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Lightning strike blamed for wind turbine blade damage at Lal Lal Wind Farm  

Credit:  Michelle Smith | The Courier | September 17 2019 | www.thecourier.com.au ~~

SHATTERED: The remains of the wind turbine at Lal Lal Wind Farm after a lightning strike splintered a blade during a storm on Sunday. Picture: Alex Ford

Lal Lal Wind Farm operators have confirmed a lightning strike caused a giant wind turbine blade to break and fall to the ground during a storm on Sunday.

About 6.40pm, during the storm, a blade fell to the ground from a V-136 3.6 megawatt turbine.

Vestas, which operates the Lal Lal Wind Farm east of Ballarat, said there were no injuries and no further damage to the turbine structure as a result of the loss of the blade.

“The area has been sealed off and our technical people are on site,” said Vestas spokeswoman Rebecca Zhang.

As a precaution, turbines in the Yendon section of the Lal Lal Wind Farm were switched off soon after the lightning storm.

Lal Lal Wind Farm stretches across about 2100 hectares at Yendon and Elaine. Construction of the 60 massive wind turbines, which reach heights of more than 160m above ground, is forecast to be completed this month.

Information on the company’s website says there are integrated lightning protection systems fitted to the blades to ensure they can withstand a direct strike without serious damage.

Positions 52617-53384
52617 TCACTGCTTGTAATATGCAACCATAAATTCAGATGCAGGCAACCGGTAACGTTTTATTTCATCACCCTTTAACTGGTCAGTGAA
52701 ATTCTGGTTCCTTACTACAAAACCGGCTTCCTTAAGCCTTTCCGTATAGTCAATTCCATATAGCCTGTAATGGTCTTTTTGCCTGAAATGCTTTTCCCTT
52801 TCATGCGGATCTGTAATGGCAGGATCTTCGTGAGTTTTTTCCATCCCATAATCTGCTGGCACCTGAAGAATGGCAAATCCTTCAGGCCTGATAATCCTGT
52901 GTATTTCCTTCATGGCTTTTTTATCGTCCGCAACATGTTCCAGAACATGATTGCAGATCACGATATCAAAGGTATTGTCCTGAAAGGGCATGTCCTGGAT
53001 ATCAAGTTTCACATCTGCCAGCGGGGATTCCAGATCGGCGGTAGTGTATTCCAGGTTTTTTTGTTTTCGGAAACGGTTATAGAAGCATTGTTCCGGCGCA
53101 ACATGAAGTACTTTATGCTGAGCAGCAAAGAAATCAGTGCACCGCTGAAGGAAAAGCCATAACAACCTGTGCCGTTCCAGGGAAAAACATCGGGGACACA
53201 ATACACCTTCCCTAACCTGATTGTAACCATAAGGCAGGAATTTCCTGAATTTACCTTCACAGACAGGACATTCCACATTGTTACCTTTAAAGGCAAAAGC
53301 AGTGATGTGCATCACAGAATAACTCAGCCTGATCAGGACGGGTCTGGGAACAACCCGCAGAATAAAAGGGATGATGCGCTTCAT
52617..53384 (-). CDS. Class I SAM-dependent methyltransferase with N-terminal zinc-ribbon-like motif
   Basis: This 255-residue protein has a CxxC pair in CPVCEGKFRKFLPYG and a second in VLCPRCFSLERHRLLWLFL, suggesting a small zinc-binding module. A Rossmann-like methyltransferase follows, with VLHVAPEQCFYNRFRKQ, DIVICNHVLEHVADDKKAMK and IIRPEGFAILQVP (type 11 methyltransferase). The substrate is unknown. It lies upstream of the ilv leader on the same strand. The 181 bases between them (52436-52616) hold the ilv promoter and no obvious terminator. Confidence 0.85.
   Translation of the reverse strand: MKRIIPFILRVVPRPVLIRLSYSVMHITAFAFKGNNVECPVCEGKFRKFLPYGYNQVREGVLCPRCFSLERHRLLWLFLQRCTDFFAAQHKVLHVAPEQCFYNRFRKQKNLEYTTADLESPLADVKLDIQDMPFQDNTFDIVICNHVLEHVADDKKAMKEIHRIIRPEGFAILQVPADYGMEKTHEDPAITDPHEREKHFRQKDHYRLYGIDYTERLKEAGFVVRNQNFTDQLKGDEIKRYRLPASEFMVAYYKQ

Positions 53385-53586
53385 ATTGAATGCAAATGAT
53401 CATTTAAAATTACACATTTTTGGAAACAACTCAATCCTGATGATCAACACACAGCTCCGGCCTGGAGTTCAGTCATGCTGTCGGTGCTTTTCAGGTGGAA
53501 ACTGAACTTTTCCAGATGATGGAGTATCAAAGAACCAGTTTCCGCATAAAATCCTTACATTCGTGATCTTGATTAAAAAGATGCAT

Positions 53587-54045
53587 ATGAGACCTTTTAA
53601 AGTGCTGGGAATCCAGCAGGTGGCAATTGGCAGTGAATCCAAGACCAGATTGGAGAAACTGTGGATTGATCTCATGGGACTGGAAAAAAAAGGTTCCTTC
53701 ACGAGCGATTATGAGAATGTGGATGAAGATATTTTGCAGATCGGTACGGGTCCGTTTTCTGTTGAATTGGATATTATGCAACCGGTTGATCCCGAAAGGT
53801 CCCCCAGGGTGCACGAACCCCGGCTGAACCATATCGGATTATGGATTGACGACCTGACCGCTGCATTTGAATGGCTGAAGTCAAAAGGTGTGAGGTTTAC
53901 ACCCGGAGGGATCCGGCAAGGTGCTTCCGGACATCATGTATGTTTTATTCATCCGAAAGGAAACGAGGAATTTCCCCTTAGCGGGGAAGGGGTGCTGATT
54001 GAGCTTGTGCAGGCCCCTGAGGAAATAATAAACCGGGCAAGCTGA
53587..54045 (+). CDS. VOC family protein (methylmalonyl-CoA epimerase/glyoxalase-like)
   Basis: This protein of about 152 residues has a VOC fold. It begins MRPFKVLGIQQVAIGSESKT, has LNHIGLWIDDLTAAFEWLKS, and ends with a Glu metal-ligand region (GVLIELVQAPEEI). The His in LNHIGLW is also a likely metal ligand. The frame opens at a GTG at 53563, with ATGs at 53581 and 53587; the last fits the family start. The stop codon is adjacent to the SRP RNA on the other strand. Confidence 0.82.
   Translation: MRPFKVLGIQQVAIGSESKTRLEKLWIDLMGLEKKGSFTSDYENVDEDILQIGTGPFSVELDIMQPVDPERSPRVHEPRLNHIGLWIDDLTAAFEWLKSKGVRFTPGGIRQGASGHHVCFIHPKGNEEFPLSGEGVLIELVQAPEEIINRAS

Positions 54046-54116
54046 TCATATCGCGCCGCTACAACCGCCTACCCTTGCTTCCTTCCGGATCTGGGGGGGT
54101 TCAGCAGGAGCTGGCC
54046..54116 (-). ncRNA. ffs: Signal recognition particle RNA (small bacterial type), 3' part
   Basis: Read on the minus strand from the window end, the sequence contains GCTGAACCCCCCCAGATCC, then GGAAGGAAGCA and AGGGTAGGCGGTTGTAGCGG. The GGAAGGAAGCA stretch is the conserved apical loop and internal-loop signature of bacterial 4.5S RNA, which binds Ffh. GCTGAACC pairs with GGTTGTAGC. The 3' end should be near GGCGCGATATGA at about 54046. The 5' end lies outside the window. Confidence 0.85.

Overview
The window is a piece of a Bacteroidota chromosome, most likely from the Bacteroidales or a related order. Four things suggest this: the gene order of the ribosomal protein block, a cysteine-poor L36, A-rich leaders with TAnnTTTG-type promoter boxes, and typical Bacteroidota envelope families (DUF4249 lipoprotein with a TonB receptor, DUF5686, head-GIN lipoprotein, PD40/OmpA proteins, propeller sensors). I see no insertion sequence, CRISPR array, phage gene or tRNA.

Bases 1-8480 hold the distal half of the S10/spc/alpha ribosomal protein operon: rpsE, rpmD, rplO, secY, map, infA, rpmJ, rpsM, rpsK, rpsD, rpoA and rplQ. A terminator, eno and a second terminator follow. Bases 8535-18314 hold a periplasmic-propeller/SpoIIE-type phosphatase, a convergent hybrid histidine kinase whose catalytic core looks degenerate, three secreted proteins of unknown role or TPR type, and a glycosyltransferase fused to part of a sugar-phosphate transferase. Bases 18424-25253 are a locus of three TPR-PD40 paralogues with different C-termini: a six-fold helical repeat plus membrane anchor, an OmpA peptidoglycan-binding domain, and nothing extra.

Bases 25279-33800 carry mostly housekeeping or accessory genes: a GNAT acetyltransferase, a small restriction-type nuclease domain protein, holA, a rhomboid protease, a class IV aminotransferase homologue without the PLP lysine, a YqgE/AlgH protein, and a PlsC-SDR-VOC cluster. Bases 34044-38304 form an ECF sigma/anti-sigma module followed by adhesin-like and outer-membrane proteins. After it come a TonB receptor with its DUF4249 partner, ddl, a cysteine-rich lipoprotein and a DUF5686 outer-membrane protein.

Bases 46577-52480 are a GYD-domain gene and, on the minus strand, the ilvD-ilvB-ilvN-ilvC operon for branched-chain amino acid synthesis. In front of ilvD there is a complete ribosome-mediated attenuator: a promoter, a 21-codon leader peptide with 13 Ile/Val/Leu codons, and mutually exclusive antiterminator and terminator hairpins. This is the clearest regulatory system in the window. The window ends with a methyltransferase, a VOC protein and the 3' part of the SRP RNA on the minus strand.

“We can confirm that the turbine was struck by lightning however we still can’t comment on the root cause because we are still trying to determine it,” she said.

Ms Zhang said Worksafe had been notified.

The turbines at Lal Lal Wind Farm have also been fitted with Australian-first radar-activated aviation lights, which turn on when an aircraft comes within four to six kilometres.

Source:  Michelle Smith | The Courier | September 17 2019 | www.thecourier.com.au

This article is the work of the source indicated. Any opinions expressed in it are not necessarily those of National Wind Watch.

The copyright of this article resides with the author or publisher indicated. As part of its noncommercial effort to present the environmental, social, scientific, and economic issues of large-scale wind power development to a global audience seeking such information, National Wind Watch endeavors to observe “fair use” as provided for in section 107 of U.S. Copyright Law and similar “fair dealing” provisions of the copyright laws of other nations. Send requests to excerpt, general inquiries, and comments to query/wind-watch.org.

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